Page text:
Singapore - The effects of "Brexit" will be felt in Asia and last for a while, Nomura's chief economist for Asia ex-Japan Rob Subbaraman said on Tuesday.
He and other analysts from the bank, speaking at a media conference call, were discussing their report, "Brexit: Expect waves of contagion on Asia", which was published last Friday, a day after the United Kingdom voted to leave the European Union (EU).
They said that while the economy of the UK was small, the impact of Brexit would be far-reaching and long lasting for two reasons:
One is that they are expecting a "non-trivial" spillover to the euro area economy and financial markets, which will then affect Asia; the other reason is that Brexit could further inflame anti-EU sentiment in other EU member states, heightening fears that more countries might choose to break away.
The report said: "While UK's share of global GDP (gross domestic product) is less than 4 per cent, the rest of EU's share is 18 per cent, so once the second-round effects on Europe are taken into account, the global impact is no longer trivial."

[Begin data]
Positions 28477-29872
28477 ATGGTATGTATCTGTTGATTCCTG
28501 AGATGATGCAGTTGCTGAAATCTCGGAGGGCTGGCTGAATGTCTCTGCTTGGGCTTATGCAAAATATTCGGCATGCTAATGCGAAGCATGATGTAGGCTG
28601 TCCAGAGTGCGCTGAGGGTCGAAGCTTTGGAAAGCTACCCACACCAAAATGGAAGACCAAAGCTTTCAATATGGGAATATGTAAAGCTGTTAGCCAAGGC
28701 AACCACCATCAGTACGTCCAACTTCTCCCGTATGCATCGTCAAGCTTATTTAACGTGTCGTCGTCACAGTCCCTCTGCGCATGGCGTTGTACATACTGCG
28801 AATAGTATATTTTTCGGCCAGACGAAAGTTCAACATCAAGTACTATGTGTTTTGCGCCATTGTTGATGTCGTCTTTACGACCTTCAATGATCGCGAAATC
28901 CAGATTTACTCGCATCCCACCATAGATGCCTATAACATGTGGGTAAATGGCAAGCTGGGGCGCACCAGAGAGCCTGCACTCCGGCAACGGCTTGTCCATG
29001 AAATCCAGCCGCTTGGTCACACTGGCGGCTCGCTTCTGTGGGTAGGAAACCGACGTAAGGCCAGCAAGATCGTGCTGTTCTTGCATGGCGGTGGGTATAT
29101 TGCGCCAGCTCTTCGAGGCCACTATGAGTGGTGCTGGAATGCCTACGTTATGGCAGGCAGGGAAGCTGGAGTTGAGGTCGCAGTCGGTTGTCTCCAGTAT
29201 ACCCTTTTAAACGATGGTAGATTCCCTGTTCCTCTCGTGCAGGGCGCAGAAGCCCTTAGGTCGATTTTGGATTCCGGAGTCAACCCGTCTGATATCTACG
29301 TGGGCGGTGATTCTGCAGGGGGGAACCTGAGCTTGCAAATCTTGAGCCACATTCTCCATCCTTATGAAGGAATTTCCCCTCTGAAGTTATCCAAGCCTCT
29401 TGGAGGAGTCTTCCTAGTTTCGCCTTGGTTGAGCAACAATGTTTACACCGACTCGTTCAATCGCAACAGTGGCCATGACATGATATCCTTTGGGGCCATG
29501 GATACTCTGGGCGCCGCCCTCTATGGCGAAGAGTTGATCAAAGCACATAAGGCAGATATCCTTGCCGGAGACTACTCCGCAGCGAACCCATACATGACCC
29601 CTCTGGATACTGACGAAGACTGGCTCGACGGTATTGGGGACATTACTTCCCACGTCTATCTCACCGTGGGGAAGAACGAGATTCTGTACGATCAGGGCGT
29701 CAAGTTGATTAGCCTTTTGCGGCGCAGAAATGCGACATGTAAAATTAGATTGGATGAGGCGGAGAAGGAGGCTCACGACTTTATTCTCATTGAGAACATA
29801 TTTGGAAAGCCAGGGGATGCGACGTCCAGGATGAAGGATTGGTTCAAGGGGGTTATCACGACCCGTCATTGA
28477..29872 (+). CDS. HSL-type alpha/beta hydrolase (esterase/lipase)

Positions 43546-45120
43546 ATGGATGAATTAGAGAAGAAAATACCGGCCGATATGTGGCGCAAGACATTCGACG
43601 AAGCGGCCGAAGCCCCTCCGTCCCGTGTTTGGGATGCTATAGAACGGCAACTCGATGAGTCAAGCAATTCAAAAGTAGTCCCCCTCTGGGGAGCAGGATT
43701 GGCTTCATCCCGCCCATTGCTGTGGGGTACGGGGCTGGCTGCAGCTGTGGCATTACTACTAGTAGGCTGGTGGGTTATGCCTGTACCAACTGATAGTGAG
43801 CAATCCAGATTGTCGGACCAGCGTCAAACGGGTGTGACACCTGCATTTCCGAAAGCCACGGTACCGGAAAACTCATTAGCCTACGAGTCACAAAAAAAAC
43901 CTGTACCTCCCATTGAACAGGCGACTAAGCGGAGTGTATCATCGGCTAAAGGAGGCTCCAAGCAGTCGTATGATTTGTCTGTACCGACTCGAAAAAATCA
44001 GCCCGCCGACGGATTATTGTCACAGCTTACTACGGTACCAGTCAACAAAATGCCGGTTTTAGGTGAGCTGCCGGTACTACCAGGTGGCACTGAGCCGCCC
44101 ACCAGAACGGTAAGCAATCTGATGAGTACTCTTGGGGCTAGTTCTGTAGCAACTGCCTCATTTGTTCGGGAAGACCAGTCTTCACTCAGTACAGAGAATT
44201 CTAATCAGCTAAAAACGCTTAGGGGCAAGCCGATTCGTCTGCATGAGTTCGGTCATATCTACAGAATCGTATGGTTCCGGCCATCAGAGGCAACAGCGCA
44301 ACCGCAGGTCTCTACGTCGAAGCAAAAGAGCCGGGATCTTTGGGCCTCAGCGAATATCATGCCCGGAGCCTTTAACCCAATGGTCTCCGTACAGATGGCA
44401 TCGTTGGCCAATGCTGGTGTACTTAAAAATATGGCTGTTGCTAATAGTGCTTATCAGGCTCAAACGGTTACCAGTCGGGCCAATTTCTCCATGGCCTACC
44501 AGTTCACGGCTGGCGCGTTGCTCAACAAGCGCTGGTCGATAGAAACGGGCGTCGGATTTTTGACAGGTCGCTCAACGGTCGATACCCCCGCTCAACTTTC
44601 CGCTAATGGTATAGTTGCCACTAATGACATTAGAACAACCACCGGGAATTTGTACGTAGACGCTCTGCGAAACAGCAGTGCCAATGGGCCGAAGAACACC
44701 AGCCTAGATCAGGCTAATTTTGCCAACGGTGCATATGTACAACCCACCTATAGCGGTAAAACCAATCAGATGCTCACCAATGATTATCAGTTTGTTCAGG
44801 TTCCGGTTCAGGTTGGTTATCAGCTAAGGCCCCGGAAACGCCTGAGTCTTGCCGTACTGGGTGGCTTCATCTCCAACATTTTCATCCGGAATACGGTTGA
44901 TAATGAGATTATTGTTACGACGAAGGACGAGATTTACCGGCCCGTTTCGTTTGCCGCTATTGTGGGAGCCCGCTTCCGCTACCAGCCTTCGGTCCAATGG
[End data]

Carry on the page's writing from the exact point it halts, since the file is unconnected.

The analysts have cut their post-Brexit real GDP growth forecasts for this year for all Asian countries, excluding Japan and Australia. Taken together, the forecast of the countries' aggregate GDP growth fell to 5.6 per cent, from 5.9 per cent before the June 23 referendum.
They estimated that Singapore would be among the most vulnerable of the group, with economic growth likely to fall by 0.7 percentage points, second only to Hong Kong at 1.0 per cent.
Their large downgrades for the GDP growth rates of these two cities are based on their very open economies, status as financial hubs and their managed exchange rates.
The report, offering a reason for Singapore being hit harder by Brexit than other less-open ASEAN economies, said: "Not only is Singapore's economy already facing growth challenges on multiple fronts, it is also an international financial centre, and therefore likely to be significantly more vulnerable to associated financial market turmoil."
The analysts say the Singapore government will likely reach for easing policies in response to Brexit.
Craig Chan, head of Asia FX (foreign exchange) strategy at Nomura, believes Singapore is likely to ease its FX policy by re-centring the NEER (Nominal Effective Exchange Rate) policy band lower in the October policy announcement or before that. The analysts added that the government would likely have to deviate from its usual post-election fiscal conservatism and spend more, though, in their view, this is more likely to happen in fiscal year 2017.